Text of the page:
Fringe picks: '8 Songs' is mad fun at festival
The San Diego International Fringe Festival, whose fifth edition is now in full (and often freaky) flower here and in Tijuana, is a definition-defying mix of theater, dance, music and multiple other modes of expression. (Check out our full preview here.)
Some of its 80-odd shows, of course, take on familiar forms: Short plays, comic and/or confessional monologues, choreographic showcases.
And then something comes along that will make you say: “Only at Fringe.” (And thank the weird-art gods — and festival organizers — for that.) Case in point: “8 Songs for a Mad King,” the immersive, opera-meets-tweeting-meets-Trump spectacle whose final Fringe performance is (very unfortunately) today.
The piece, presented by Bodhi Tree Concerts — a major fest presence over the past few years — was created in 1969 by the late Sir Peter Maxwell Davies, a composer who was an iconoclast in the extreme.
Davies wrote “8 Songs” as an ode to the “mad” King George III, who ruled England during the American Revolution and whose increasingly erratic behavior may have been caused by the blood disease porphyria.
It’s a trippy chamber-music piece that at times is a cacophony of keening strings, pounding percussion and jittery trills of flute and piccolo. (It’s inspired both by George’s own words and songs from a music box with which he apparently tried to teach birds to sing.)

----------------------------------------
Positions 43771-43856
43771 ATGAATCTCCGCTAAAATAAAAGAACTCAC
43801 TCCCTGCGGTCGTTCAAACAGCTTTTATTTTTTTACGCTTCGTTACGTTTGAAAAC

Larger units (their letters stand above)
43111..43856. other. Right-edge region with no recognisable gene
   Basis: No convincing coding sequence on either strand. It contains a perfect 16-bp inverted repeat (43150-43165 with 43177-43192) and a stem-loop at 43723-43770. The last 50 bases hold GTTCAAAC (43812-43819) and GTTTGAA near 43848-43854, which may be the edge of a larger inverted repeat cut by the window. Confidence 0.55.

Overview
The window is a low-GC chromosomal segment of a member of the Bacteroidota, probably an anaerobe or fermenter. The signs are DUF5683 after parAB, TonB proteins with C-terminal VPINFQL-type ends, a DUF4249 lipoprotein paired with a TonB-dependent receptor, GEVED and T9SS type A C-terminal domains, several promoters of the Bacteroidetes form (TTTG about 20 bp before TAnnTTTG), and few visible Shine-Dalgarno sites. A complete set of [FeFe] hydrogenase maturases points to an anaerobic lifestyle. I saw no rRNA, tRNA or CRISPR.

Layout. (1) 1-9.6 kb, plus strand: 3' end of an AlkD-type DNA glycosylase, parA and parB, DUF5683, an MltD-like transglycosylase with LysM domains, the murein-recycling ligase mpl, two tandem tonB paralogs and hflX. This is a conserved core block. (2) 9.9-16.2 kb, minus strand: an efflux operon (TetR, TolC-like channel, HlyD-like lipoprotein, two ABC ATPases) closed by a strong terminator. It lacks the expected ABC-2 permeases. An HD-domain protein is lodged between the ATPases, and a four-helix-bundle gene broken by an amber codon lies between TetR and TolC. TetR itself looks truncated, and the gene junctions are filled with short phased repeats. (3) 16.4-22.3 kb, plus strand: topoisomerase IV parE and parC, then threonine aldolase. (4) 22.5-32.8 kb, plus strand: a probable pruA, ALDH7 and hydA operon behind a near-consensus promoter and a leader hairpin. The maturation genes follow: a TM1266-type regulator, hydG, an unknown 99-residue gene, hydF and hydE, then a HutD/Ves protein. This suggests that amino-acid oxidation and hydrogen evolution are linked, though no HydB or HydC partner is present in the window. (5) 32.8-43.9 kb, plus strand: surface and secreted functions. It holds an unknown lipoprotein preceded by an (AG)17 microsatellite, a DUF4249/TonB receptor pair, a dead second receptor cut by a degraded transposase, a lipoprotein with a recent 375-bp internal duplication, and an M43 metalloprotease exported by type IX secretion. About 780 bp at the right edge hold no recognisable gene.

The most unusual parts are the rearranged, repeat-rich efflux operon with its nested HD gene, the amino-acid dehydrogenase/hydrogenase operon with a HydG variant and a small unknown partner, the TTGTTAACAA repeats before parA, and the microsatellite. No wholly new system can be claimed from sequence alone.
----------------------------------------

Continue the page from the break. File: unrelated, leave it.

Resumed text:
But at the center of the work is the careening figure of the “king” himself, played in the Bodhi Tree show by the impressive Walter DuMelle in full Trump-ian glory — long red tie, fussy hair, phone at the ready for a tweetstorm.
If you go to the show (staged-directed by Kim Strassburger, with music direction by Brendan Nguyen), you can’t miss him: He’s the guy stomping down the length of the runway-lake tabletop at which you and most other attendees are seated.
The show is full of strange and funny vocalizations — whoops and shouts and octave-leaping bits of sung text.
What’s most fun, though, is that production-team member Jason Ponce has created a kind of in-house live-tweeting system (dubbed “Trash Talk Theater”) that allows everyone else at the show to log in on mobile devices and start tapping out timely/snarky observations on the happenings.
Those messages are then displayed on TV screens arrayed around the venue, the Bivouac Ballroom in downtown’s U.S. Grant Hotel
It can create a bit of disconnect for the audience to be both watching the screens and DuMelle’s performance — and at times to be lost in fits of laughter at a particularly witty tweet, while the music (played with great skill by a live ensemble) has entered a brooding, somber passage.
But it’s also a perfect way to adapt “8 Kings” for a tweet-mad leader who thrives on attention; some authentic Trump tweets even pop up on the screen occasionally, further mixing the worlds of performance and politics.
In all, it’s a singular and memorable show full of both fun and frights, with music that fits the mood perfectly but is anything but catchy or comforting.
As one attendee tweeted in mid-performance on Saturday night: “This is what my hangover sounds like.”